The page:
Henderson v. Henderson

Annotate this Case
[Civ. No. 31032. Second Dist., Div. One. May 29, 1967.]

EVELYN A. HENDERSON, Plaintiff and Respondent, v. DALE D. HENDERSON, Defendant and Appellant.

COUNSEL

Williams & Williams and Ernest George Williams for Defendant and Appellant.

Price & Karen and Charles A. Price for Plaintiff and Respondent. [251 Cal. App. 2d 389]

OPINION

FOURT, J.

This is an appeal from the orders "with respect to the order to show cause of defendant in re modification dated March 24, 1965, the order to show cause of plaintiff in re modification dated May 14, 1965, and the order to show cause of plaintiff in re contempt dated November 17, 1965, said motions have been heard by the ... Court. ..."

Appellant and respondent were married October 14, 1942, and two children were born to the marriage. Respondent wife filed for a divorce on July 6, 1961; an interlocutory decree of divorce was granted March 16, 1962, and a final decree was entered April 12, 1963. The interlocutory decree provided, among other things, that the wife was to have custody of the children, the husband was to pay to the wife $400 per month for child support and $600 per month for alimony. The husband, on March 24, 1965, filed a proceeding to secure a modification of the alimony and support order. On April 26th, May 14th and November 17th, 1965, the wife sought orders of contempt because of the husband's alleged failure to make ordered payments. On May 14, 1965, the wife, by a proceeding, also sought to have the alimony and support payments increased.

The three matters were consolidated for hearing and in December 1965, the court conducted a full hearing on all of the matters involved.

The court found that there had been a change of circumstances and ordered that the alimony payments be reduced to the sum of $450 instead of the $600 ordered in the interlocutory decree; in other words, a reduction of 25 percent.

Appellant now asserts that it was an abuse of discretion to make such a small reduction under the circumstances.

A resume of some of the facts is as follows:

Appellant is the owner of all of the stock of Henderson Construction Company. That company apparently reports its income on an accrual basis. By this system, when a job is 100 percent completed the books will reflect the income therefrom--until a job is completed, and Henderson is the person who makes that determination, the books may or may not reflect the actual worth of the company. There is evidence to the effect that the husband's income is very much larger than he would have the court believe, and, in any event, is such that he can and should pay to the former wife the sum of $450 per month as alimony. The record shows that since the divorce, the husband has made large purchases of stocks and various interests in parcels of real property, that he has sufficient [251 Cal. App. 2d 390] funds to maintain a box at the Santa Anita Race Track and to take extensive hunting trips.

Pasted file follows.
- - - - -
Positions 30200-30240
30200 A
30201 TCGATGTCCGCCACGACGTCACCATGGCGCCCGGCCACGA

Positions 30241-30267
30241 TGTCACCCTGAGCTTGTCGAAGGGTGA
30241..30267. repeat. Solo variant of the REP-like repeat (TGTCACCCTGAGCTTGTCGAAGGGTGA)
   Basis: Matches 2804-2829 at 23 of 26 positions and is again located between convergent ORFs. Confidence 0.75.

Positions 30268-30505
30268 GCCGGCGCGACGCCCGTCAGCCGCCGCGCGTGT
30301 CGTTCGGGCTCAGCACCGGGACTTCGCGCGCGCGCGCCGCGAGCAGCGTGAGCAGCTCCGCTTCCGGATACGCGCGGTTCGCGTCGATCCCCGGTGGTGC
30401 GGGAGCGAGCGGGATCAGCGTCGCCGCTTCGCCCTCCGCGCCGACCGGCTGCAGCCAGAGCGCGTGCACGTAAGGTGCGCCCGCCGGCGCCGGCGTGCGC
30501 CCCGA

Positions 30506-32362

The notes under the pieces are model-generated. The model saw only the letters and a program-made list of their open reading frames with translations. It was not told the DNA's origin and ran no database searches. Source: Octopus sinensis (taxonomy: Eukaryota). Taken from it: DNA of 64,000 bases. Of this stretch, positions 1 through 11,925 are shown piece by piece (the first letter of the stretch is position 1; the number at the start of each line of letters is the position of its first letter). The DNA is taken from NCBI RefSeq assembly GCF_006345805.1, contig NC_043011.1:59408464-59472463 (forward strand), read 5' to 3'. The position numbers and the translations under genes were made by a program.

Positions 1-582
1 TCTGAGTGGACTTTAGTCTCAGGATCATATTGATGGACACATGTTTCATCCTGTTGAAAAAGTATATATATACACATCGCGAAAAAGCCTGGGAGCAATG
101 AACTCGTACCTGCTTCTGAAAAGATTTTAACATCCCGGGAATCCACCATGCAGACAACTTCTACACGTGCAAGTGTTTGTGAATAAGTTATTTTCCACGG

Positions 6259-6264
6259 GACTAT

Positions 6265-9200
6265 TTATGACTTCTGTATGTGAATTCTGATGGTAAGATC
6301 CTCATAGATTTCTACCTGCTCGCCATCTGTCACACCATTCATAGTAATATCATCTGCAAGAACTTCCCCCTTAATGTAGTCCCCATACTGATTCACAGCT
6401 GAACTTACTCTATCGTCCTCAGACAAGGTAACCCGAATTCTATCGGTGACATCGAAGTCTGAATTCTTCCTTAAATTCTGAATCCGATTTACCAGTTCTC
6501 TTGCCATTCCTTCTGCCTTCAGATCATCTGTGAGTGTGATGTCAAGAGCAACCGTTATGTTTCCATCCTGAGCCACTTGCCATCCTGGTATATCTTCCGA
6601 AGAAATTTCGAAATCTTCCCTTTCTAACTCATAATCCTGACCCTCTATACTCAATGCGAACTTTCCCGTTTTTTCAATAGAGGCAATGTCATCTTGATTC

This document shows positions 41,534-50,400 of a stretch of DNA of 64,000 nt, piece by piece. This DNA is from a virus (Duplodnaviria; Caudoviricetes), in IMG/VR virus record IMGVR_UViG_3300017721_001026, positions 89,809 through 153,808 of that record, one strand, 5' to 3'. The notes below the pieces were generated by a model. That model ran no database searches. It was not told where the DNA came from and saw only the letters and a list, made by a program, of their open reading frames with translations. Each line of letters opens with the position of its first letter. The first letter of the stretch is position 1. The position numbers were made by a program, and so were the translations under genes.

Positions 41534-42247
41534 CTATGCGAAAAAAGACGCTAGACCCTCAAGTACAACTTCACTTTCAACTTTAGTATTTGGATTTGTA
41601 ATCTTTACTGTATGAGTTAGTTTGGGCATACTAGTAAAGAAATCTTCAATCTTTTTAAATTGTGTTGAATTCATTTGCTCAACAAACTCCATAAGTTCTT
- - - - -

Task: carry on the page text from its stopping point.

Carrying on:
As in many domestic relation cases, the former wife claims that the former husband is very wealthy and can afford easily to pay a much larger sum than the court awarded, and the former husband claims, at the same time, that he is virtually at the threshhold of the poorhouse and cannot possibly pay what the court ordered. Each of the parties here deals at great length with the intricacies of the various accounting practices used to determine his income.

[1] The trial judge devoted several days to hearing the claims and counterclaims of the parties. The judge had the opportunity to see the parties testify and to see and hear their respective accounting experts. From all of the evidence the judge came to the determination and judgment as indicated. There is evidence to the effect that the husband and his corporation had a true income for the fiscal year ending September 30, 1965, of about $70,000. We think it unnecessary to relate all of the involvements and intricacies of the accounting practices in contention--suffice it to say that an examination of the record demonstrates without question that the trial judge did not abuse the discretion lodged with him in arriving at his conclusion and judgment, and in the absence of such abuse of discretion, this court will affirm the order or judgment. (See McKee v. McKee, 108 Cal. App. 2d 488 [239 P.2d 37].)

The orders appealed from are, and each is, affirmed.

Wood, P. J., and Lillie, J., concurred.